Why We Must Begin Our Generation Z Marketing
Posted: April 2nd 2018 By: Kiera Wood, Marketing Specialist
As seen in Media Village
As a Millennial marketer, it's a weird feeling to listen to panels and read articles from current CMOs, CEOs and Marketing Directors explaining how to reach the "elusive Millennial." Hello! We are right here in the audience; just ask us. Millennials, born between 1980 and 1995, have experienced the launch and rebranding of social media sites, search engines and online shopping sites. We are aware that our data is being collected and now influencing advertising creative and what ads are personally delivered to us. In my opinion, this very recognition and insight makes Millennials the very opposite of elusive.
Millennials are today's buying power, so why do we continue to question who they are and how to sell to them? As an industry, we fail to recognize and prepare for the next generation in the marketplace. As more Millennials take on senior roles, it's time to divert attention away from them and towards understanding the power of Generation Z.
Gen Z is set to enter the workforce in May 2018 and is already making big news. Barkley & FutureCast report that Generation Z, people born from 1996 to the present (and counting), influences $44 billion of discretionary spending annually. It's time to start taking this economically influential group seriously and understand how to market to them.
Our goal as marketers is to position our product as a necessity for consumers. Regardless of your industry, the first step is always the same: understand the story of our consumers. Gen Z's story is, understandably, different than ours. This generation does not experience the traditional "coming of age" story that Millennials and generations before us did.
Gen Zers grow up with instant gratification, such as Amazon Prime's near next day delivery, and in the sharing economy, using their parents' Netflix account and taking Ubers instead of owning cars. Instead, of the classic coming of age story we knew, members of this latest generation, with the instantaneous and sharing nature of social media, are constantly curating their identities on the go, sharing a carefully constructed self to the world. It is by this construction of identity that we can and must begin to understand who Gen Z is.
In the wake of tragedies like the Parkland school shooting we see how poignantly Gen Zers build their identities and values. Students took to social platforms to share their stories, opinions and suggested points of action in the wake of the murder of so many of their peers. The consistent dialogue of this generation keeps the discourse on gun control active, reinvigorating declining press converge of school shootings, as noted by
New York Times journalist Jonah Engel Bromwich. It seems clear that Gen Z values conversations and actions that can lead to change. These conversations might start online, but they manifest in real life interactions with political figures, journalists and, most importantly, with each other.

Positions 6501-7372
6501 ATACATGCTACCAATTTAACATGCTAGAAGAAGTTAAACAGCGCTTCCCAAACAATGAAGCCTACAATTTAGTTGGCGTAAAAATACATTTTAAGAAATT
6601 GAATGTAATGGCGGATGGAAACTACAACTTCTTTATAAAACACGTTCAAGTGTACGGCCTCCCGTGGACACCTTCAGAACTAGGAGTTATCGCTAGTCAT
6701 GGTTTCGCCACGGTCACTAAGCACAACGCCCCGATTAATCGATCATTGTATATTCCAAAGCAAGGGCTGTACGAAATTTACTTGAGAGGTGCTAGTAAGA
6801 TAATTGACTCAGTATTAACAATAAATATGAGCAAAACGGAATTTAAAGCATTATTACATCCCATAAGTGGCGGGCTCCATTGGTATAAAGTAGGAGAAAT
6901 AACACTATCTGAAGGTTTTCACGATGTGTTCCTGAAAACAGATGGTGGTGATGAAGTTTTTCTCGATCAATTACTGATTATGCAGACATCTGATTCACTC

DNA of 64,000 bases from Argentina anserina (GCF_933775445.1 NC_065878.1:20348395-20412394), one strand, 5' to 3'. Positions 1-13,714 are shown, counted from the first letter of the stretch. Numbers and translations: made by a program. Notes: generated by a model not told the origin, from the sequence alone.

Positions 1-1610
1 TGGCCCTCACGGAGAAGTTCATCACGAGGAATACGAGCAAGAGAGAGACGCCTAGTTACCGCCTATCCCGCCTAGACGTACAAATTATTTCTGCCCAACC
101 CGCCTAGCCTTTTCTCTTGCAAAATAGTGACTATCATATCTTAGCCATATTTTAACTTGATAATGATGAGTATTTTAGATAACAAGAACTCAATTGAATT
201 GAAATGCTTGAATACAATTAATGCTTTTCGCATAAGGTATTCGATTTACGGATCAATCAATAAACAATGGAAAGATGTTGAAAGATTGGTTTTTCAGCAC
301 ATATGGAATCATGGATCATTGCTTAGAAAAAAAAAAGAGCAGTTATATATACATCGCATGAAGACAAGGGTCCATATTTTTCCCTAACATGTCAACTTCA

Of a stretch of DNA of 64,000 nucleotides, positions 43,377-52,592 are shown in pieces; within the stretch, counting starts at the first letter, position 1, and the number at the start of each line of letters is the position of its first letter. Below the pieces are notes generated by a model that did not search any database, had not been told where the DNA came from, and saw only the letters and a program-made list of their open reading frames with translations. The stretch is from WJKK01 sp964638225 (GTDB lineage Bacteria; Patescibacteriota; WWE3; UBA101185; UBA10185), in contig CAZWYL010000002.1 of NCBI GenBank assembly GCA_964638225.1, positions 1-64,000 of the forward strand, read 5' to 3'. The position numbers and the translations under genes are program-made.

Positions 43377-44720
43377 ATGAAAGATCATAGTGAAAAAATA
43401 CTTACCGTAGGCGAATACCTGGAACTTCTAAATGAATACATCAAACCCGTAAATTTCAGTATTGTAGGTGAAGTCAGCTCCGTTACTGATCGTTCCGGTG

Gen Zers expect change now. They are the public voices and faces -- tweeting, speaking out and calling for this change. When it comes to expressing opinions these are no longer the days of online anonymity. We've seen these conversations build throughout social media and expand to large out of home canvases.
Gen Zers are pointed in their public commentary, which defines them as it drives their sense of self shaping. Brands seeking to impact this generation must understand the right way to join the conversation and stories Gen Zers are telling. Gen Zers are hyper-reactive to non-genuine attempts at contextually relevant storytelling. Take Pepsi's infamous 2017 TV spot, featuring top supermodel and influencer Kendall Jenner. The brand attempted to align with protestors and unite them with law enforcement by simply handing a police officer a can of soda. The ad, coming off as all you need is Pepsi, was a flop. It reached 1.6 million views in 48 hours, but with five-times the number of down votes than the positive up votes on YouTube, and it sparked several sarcastic memes including one from Bernice King, Martin Luther King Jr.'s youngest daughter. The campaign lasted a mere 24 hours before Pepsi pulled the ad and delivered an apology. It was the public outcry and the rallying together on social media that brought this ad to an end.
While Gen Z, much like their senior Millennials, is looking for snackable, to-the point content, usually seen as social media posts, it's the responsibility of brands to now position their messaging between the context of the social, political and generational environments while staying authentic to their own brand values.
Companies have begun to take action, aligning campaigns to both their consumer and corporate values. P&G featured an ad titled #WeSeeEqual showing families taking on non-traditional gender roles for International Women's Day 2017. P&G's initiative was to purge stereotypes of women from ads, not only on this single day of celebration but throughout all their corporate marketing initiatives. GE on the same day made a pledge to attain 20,000 women in technical/engineering roles by 2020.
When asked in a Rolling Stone article about his thoughts on his predominately Gen Z audience, singer Harry Styles commented, "How can you say young girls don't get it? They're our future. Our future doctors, lawyers, mothers, presidents -- they kind of keep the world going."
Gen Zers have already defined themselves through their voices online, the actions they've taken and the changes they have demanded. Let's reflect upon Styles' words and not only welcome the newest generation into the workforce, but also value the power that they hold and the conversations they want to have. Now is the time to understand how to genuinely market our brand stories to Gen Z.